In the world of NFC North football, is it a bigger deal that Brett Favre doesn't have anyone to throw the ball to 30 yards down the field, or that Aaron Rodgers doesn't have anyone to hand the ball to a few yards behind the line of scrimmage?
SportsNation made it clear in the preseason that Favre or no Favre (a question that is the natural state of Favre), the Packers were the favorites in the division. But losing running back Ryan Grant for the season seems like kind of a big deal, especially as the Packers aren't the Cowboys when it comes to running back depth. So is the division up for grabs?
What does Grants loss mean for the Packers?
NFC North blogger Kevin Seifert
I think it's huge. Many teams run a two-back offense, but the Packers aren't one of them. Grant has been their guy for almost all running plays the past three years or so. We haven't seen Brandon Jackson in the No. 1 role since he was a rookie. At the very least, he has a lot to prove. Otherwise, teams are going to gang up even more on the Packers' passing game. Full transcript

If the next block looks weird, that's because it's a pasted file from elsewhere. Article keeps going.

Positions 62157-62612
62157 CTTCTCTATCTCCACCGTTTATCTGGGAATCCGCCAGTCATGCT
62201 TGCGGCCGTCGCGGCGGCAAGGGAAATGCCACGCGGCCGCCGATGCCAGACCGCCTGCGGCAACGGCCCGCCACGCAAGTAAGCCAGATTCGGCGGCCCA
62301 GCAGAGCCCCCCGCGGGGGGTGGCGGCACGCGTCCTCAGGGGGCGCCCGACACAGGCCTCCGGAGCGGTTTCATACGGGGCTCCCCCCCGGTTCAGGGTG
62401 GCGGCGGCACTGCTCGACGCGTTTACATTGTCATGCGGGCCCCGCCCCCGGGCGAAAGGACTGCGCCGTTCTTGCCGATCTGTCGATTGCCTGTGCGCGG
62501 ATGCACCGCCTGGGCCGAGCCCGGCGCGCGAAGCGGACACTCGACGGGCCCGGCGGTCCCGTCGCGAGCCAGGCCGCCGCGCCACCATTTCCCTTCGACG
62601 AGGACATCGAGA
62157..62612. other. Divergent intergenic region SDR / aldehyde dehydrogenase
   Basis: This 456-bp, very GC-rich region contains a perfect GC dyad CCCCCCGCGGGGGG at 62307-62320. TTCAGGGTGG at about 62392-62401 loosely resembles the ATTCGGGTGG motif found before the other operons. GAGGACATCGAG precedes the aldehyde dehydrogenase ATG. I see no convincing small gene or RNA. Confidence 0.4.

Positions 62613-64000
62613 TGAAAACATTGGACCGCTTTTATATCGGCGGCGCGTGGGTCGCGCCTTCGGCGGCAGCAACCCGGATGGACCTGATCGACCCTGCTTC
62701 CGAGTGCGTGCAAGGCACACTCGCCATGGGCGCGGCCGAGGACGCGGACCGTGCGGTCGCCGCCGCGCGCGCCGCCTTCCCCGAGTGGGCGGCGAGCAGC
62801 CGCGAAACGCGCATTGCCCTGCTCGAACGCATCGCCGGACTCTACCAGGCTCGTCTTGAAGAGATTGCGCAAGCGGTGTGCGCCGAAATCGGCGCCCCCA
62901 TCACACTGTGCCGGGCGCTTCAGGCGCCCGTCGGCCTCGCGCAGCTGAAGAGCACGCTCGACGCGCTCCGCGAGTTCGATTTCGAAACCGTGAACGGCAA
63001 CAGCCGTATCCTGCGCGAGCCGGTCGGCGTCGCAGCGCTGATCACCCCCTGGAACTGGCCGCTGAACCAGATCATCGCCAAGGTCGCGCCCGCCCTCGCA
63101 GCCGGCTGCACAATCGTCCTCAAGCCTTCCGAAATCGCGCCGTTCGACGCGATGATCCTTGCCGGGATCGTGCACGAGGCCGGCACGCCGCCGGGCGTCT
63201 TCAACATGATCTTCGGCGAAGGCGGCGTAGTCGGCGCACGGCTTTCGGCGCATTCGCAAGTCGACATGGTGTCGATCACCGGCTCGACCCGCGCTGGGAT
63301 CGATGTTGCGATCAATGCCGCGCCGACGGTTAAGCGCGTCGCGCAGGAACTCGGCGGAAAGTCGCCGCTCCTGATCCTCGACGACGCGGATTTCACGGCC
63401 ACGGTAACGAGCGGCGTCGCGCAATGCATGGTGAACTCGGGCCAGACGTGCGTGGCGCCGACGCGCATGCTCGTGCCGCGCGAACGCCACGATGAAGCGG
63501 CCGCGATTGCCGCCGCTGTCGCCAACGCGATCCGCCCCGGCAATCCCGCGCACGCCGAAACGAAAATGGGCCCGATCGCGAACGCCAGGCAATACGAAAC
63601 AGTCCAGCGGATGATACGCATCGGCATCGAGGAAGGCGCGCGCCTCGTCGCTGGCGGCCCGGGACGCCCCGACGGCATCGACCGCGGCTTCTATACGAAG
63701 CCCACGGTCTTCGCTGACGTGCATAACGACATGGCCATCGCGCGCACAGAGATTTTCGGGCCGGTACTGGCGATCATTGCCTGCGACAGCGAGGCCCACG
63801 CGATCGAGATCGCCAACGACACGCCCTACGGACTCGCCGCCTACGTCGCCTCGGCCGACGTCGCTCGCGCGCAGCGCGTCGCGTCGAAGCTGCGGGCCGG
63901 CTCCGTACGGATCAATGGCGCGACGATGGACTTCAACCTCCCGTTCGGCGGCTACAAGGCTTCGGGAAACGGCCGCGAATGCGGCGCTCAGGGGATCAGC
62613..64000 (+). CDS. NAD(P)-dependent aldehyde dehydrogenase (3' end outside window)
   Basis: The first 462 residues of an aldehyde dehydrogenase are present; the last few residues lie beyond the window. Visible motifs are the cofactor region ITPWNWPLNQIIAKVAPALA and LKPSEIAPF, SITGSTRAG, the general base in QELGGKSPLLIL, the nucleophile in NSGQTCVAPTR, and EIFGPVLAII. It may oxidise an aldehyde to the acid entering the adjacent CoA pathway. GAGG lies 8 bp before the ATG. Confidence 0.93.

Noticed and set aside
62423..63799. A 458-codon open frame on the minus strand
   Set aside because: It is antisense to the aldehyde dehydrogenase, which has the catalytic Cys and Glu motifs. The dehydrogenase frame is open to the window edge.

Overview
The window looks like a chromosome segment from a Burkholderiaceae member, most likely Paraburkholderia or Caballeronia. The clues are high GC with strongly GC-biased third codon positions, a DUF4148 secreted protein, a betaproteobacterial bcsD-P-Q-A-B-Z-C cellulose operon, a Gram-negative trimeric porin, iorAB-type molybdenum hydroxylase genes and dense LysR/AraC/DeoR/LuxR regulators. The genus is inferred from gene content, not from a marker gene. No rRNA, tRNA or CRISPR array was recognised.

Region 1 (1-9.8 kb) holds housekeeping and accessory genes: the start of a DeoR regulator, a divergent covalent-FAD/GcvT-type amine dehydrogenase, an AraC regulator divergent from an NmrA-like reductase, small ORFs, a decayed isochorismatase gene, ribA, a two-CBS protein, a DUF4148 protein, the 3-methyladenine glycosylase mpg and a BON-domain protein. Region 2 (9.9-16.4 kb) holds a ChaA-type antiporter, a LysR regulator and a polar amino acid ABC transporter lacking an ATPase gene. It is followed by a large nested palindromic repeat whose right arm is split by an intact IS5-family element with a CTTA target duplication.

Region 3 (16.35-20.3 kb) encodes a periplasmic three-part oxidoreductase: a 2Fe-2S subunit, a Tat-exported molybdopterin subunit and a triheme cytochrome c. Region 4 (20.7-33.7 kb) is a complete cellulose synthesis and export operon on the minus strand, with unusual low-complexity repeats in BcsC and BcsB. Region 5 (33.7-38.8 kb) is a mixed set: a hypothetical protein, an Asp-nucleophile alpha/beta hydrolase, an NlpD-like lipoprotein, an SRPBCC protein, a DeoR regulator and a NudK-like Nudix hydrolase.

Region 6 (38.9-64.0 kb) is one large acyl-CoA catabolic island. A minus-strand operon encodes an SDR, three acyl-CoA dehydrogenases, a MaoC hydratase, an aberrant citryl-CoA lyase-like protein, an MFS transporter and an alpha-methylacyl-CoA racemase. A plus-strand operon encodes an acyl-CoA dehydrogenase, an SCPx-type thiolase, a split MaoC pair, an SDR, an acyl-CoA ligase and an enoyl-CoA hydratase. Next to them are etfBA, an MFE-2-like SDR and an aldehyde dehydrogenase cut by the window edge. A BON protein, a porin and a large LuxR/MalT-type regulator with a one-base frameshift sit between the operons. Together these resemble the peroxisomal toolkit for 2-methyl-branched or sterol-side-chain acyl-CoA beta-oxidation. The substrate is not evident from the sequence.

Will Green Bay go after a guy like M. Lynch?
It's not GM Ted Thompson's way. He values draft picks. But I admit that Lynch was on my mind when Ryan Grant unfortunately was hurt because the Packers had good grades on Lynch - coach Mike McCarthy liked him a lot, if I recollect. I guess if Brandon Jackson struggles, the subject could be revisited before the trade deadline (Tuesday after week 6). Full transcript
Nathan (Coralville, IA)
Are the Vikings in trouble?
Scouts Inc.'s Matt Williamson
Let me answer that a week from now. I see them as a pretty evenly matched team against the 'Phins. Both teams have issues right now, but Minny should be able to throw against this secondary. Still on the fence on Minny. I do expect much more from Favre though. Surely he will have a better feel for his receivers after a long week of practice to prepare. But..I don't see Minny as a SB contender. Full transcript